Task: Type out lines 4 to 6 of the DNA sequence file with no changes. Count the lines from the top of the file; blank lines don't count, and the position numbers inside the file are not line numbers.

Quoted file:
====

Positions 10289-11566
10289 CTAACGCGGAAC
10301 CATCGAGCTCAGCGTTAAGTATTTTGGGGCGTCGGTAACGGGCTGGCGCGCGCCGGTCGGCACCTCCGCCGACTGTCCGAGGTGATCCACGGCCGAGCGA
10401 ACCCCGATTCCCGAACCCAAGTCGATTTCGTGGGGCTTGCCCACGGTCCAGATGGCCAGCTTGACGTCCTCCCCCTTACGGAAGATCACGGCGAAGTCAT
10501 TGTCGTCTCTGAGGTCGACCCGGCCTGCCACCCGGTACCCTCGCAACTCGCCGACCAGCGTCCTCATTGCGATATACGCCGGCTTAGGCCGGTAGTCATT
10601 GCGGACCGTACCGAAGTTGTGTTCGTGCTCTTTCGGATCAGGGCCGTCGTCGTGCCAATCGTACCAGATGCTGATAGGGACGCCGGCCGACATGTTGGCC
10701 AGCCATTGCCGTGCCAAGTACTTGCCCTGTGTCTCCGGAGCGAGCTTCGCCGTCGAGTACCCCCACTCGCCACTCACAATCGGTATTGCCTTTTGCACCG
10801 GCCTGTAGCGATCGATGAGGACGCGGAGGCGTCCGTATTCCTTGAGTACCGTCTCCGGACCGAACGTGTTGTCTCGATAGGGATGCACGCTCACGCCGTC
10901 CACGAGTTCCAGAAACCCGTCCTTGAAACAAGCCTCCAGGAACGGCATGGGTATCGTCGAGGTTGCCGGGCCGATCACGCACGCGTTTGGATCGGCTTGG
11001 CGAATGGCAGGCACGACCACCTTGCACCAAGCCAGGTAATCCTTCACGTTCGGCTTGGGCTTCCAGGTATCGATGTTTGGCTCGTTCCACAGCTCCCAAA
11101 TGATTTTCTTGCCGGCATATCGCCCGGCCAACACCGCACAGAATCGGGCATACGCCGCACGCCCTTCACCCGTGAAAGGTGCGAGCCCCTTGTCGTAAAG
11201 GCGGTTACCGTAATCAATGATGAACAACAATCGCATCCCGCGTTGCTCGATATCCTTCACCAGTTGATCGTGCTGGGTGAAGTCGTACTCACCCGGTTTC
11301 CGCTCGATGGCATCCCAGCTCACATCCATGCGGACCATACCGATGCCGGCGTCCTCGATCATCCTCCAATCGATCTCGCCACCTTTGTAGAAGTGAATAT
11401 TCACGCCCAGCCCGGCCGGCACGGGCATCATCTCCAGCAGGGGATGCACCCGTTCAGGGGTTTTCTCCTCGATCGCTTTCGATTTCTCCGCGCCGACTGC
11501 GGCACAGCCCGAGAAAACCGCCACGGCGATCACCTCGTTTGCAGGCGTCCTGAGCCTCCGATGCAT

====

10401 ACCCCGATTCCCGAACCCAAGTCGATTTCGTGGGGCTTGCCCACGGTCCAGATGGCCAGCTTGACGTCCTCCCCCTTACGGAAGATCACGGCGAAGTCAT
10501 TGTCGTCTCTGAGGTCGACCCGGCCTGCCACCCGGTACCCTCGCAACTCGCCGACCAGCGTCCTCATTGCGATATACGCCGGCTTAGGCCGGTAGTCATT
10601 GCGGACCGTACCGAAGTTGTGTTCGTGCTCTTTCGGATCAGGGCCGTCGTCGTGCCAATCGTACCAGATGCTGATAGGGACGCCGGCCGACATGTTGGCC